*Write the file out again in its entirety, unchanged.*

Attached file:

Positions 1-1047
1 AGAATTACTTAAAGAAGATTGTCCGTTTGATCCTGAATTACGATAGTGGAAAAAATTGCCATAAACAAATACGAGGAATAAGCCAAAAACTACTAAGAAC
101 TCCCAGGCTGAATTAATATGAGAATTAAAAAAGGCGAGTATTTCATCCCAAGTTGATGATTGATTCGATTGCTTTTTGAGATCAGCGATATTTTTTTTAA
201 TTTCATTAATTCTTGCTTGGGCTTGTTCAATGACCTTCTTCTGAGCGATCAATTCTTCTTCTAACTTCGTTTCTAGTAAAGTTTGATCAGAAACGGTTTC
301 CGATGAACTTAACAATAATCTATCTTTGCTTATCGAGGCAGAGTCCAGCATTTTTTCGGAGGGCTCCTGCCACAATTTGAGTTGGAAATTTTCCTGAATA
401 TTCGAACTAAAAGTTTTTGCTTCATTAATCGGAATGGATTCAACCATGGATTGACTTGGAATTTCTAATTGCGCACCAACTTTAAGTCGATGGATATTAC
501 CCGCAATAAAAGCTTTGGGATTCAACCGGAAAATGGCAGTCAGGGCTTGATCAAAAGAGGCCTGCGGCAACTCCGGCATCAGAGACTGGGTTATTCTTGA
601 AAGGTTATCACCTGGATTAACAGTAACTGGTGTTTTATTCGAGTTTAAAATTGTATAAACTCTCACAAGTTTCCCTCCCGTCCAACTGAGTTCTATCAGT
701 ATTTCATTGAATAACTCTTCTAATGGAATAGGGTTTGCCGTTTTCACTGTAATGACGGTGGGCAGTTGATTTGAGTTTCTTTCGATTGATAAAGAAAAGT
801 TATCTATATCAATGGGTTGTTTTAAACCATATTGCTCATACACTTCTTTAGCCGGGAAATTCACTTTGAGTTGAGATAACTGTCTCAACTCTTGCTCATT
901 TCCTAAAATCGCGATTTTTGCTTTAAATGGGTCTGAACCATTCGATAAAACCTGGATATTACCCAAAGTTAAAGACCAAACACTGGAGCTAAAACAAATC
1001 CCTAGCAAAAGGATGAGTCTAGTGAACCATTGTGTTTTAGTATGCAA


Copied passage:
Positions 1-1047
1 AGAATTACTTAAAGAAGATTGTCCGTTTGATCCTGAATTACGATAGTGGAAAAAATTGCCATAAACAAATACGAGGAATAAGCCAAAAACTACTAAGAAC
101 TCCCAGGCTGAATTAATATGAGAATTAAAAAAGGCGAGTATTTCATCCCAAGTTGATGATTGATTCGATTGCTTTTTGAGATCAGCGATATTTTTTTTAA
201 TTTCATTAATTCTTGCTTGGGCTTGTTCAATGACCTTCTTCTGAGCGATCAATTCTTCTTCTAACTTCGTTTCTAGTAAAGTTTGATCAGAAACGGTTTC
301 CGATGAACTTAACAATAATCTATCTTTGCTTATCGAGGCAGAGTCCAGCATTTTTTCGGAGGGCTCCTGCCACAATTTGAGTTGGAAATTTTCCTGAATA
401 TTCGAACTAAAAGTTTTTGCTTCATTAATCGGAATGGATTCAACCATGGATTGACTTGGAATTTCTAATTGCGCACCAACTTTAAGTCGATGGATATTAC
501 CCGCAATAAAAGCTTTGGGATTCAACCGGAAAATGGCAGTCAGGGCTTGATCAAAAGAGGCCTGCGGCAACTCCGGCATCAGAGACTGGGTTATTCTTGA
601 AAGGTTATCACCTGGATTAACAGTAACTGGTGTTTTATTCGAGTTTAAAATTGTATAAACTCTCACAAGTTTCCCTCCCGTCCAACTGAGTTCTATCAGT
701 ATTTCATTGAATAACTCTTCTAATGGAATAGGGTTTGCCGTTTTCACTGTAATGACGGTGGGCAGTTGATTTGAGTTTCTTTCGATTGATAAAGAAAAGT
801 TATCTATATCAATGGGTTGTTTTAAACCATATTGCTCATACACTTCTTTAGCCGGGAAATTCACTTTGAGTTGAGATAACTGTCTCAACTCTTGCTCATT
901 TCCTAAAATCGCGATTTTTGCTTTAAATGGGTCTGAACCATTCGATAAAACCTGGATATTACCCAAAGTTAAAGACCAAACACTGGAGCTAAAACAAATC
1001 CCTAGCAAAAGGATGAGTCTAGTGAACCATTGTGTTTTAGTATGCAA